What emotion does your protagonist communicate about entering the middle of the story?
This choice of hers shows her defining character trait starting out the story:
Emotions Intensify in the Middle
The emotions the protagonist managed to keep in check in the beginning of the story begin to unravel in the chaos and uncertainty of the unfamiliar world in the middle of a story.
Overwhelmed and fearful, challenged and hurt, the protagonist becomes vulnerable. Most importantly, the middle deepens the audience’s appreciation for the protagonist’s emotional maturity, or lack thereof, by her emotional reactions as the obstacles become more difficult to surmount. All the outer events, ordeals, successes, and failures of the character constitute the dramatic action of a story and provide the catalyst for change.
The farther the protagonist penetrates into the new world of the middle and the more obstacles she confronts, the character’s emotional defenses begin to break down and her emotions turn bleaker and darker. Unable to function at a superficial level any longer, she begins to experience heightened emotions, ones that touch the core of her being. When she is prevented from reaching her goal, her emotional reaction changes subtly over time, flicking back and forth in the scene like a trapped fly.
One of the defining elements of the final quarter of a story are the number of complications the protagonist is slapped the nearer she moves toward achieving her goal. With each complication, the protagonist suffers some sort of reversal. Yet, unlike the reversals in the middle of the story, the protagonist no longer loses power even if she is physically, mentally or emotionally restrained or injured.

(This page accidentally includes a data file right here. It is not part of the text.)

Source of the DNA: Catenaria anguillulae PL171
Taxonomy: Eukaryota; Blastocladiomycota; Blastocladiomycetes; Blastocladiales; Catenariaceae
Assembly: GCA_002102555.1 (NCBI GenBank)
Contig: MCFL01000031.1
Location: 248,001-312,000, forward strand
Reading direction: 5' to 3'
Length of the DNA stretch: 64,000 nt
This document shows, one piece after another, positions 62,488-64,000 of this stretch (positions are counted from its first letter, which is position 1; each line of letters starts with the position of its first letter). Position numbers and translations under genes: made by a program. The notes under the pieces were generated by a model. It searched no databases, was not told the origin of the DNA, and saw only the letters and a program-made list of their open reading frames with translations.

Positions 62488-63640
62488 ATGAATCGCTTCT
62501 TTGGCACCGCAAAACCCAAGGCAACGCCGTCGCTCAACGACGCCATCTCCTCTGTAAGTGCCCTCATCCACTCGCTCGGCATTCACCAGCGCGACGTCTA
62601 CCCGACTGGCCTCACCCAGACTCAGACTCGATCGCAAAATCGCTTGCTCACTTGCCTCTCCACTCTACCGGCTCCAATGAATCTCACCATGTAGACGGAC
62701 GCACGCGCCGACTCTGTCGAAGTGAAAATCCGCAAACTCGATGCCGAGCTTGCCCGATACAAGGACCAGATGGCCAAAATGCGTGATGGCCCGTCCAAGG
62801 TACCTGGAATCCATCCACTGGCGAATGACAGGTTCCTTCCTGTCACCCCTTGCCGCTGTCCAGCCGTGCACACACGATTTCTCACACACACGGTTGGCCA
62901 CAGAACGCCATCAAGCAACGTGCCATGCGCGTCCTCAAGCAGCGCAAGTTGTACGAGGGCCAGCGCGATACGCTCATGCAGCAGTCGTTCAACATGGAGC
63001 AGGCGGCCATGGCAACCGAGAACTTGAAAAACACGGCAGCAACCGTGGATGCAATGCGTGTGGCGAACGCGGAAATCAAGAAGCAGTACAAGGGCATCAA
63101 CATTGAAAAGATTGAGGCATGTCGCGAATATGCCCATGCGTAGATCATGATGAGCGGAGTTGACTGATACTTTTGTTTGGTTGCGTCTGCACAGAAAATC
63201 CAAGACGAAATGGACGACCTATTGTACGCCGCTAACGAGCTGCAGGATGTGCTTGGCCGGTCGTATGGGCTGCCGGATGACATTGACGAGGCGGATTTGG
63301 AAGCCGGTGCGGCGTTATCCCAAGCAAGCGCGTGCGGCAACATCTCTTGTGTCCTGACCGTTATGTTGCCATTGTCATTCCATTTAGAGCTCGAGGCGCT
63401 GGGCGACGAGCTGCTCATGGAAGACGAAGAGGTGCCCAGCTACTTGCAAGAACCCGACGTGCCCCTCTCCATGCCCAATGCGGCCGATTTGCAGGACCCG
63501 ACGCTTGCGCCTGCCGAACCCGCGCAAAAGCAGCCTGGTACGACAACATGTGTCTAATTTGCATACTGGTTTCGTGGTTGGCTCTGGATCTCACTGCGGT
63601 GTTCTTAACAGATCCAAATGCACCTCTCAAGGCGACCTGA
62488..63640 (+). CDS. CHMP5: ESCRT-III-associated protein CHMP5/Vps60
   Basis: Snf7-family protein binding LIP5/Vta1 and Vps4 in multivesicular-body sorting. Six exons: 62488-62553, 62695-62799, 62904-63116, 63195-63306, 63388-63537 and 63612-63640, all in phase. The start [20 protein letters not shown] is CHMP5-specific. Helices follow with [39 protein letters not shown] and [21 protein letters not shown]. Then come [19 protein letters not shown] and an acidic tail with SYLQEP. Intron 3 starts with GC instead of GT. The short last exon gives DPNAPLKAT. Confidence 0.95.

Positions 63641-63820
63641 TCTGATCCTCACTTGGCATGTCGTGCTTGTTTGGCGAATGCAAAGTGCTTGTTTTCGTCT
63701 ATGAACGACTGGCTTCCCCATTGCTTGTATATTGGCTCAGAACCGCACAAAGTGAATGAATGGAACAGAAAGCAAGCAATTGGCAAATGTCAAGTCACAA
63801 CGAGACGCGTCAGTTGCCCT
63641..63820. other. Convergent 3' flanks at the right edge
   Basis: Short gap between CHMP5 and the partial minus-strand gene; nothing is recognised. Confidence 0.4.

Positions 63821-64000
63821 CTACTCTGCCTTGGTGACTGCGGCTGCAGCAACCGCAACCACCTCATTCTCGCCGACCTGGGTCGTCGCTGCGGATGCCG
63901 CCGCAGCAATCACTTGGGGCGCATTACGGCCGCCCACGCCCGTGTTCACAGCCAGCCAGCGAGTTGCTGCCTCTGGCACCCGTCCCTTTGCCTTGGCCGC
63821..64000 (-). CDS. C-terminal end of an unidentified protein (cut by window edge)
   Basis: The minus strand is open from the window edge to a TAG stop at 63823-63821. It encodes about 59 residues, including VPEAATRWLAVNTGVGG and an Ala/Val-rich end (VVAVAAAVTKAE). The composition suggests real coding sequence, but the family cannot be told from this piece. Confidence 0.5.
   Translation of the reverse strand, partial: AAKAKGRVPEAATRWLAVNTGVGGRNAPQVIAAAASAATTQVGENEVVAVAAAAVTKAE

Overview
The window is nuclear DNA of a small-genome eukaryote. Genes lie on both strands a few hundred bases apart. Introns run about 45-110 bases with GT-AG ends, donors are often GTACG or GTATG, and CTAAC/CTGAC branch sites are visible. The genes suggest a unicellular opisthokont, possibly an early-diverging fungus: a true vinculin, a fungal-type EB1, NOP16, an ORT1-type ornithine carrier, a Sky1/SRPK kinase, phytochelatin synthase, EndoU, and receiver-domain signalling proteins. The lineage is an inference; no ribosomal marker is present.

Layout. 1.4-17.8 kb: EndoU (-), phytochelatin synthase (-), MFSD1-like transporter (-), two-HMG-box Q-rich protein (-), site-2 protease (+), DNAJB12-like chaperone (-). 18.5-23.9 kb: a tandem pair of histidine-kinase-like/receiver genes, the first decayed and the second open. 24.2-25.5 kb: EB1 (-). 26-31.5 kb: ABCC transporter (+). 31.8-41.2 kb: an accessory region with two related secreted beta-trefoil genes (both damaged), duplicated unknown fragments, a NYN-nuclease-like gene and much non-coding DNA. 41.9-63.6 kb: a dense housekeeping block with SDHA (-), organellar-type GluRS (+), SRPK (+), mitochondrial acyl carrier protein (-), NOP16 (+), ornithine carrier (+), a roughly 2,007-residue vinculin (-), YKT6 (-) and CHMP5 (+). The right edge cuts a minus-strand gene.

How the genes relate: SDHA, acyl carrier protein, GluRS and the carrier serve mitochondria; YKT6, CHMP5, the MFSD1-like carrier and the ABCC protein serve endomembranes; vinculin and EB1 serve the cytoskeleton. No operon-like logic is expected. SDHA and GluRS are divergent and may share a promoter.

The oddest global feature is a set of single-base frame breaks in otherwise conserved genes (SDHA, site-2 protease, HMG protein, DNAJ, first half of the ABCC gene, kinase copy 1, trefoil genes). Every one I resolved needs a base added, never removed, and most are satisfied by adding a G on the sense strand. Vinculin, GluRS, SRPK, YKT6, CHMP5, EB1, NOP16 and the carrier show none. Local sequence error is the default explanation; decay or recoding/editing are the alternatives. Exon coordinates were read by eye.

As the character emotional development changes, her emotional expression changes, too. What begins with the display of emotional upheaval transforms into emotional maturity. At the end of a story, as a result of the action on the page, the character’s transformation is revealed through the change in her choices and in her emotional responses from how she acted in the beginning and in the middle.
The plot of a story is about a character faced with a series of conflicts and obstacles while in pursuit of a goal, which, over time, inspire her to change her choices. In the end, she is transformed, and her ultimate transformation creates her anew with a different understanding of herself and her existence.
I’d like to invite all your followers to join me virtually to Track Your Plot at the Scene Level, a webinar hosted by The Writers Store.
To know what goes where in a story with a plot, follow the prompts in Martha’s new book: The Plot Whisperer Book of Prompts: Easy Exercises to Get You Writing
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WHAT YOU’LL LEARN:
- The seven essential elements of scene
- How to create powerful scenes from the beginning to the middle and the end of your story
- The difference between character emotional development and emotional change
- Three of the major turning points found in every story
- How to create a Scene Tracker, or visual representation of the character emotional development, dramatic action and thematic significance of your story
- How to use a Scene Tracker to maximize your scenes
Martha Alderson, aka the Plot Whisperer, is the author of the Plot Whisperer series of plot books for writers: The Plot Whisperer Book of Prompts: Easy Exercises to Get You Writing, The Plot Whisperer Workbook: Step-by-Step Exercises to Help You Create Compelling Stories – a companion workbook to The Plot Whisperer: Secrets of Story Structure Any Writer Can Master. She has also written Blockbuster Plots Pure & Simple and several ebooks on plot. As an international plot consultant for writers, Martha’s clients include best-selling authors, New York editors, and Hollywood movie directors. She teaches plot workshops to novelists, memoirists, and screenwriters privately, at plot retreats, RWA, SCBWI, CWC chapter meetings, at writers’ conferences and Writers Store where she takes writers beyond the words and into the very heart of a story.
As the founder of December, International Plot Writing Month, Martha manages the award-winning blog for writers, awarded by Writers Digest 2009, 2010, 2011, 2012. Her vlog, How Do I Plot a Novel, Memoir, Screenplay covers 27 steps to plotting your story from beginning to end.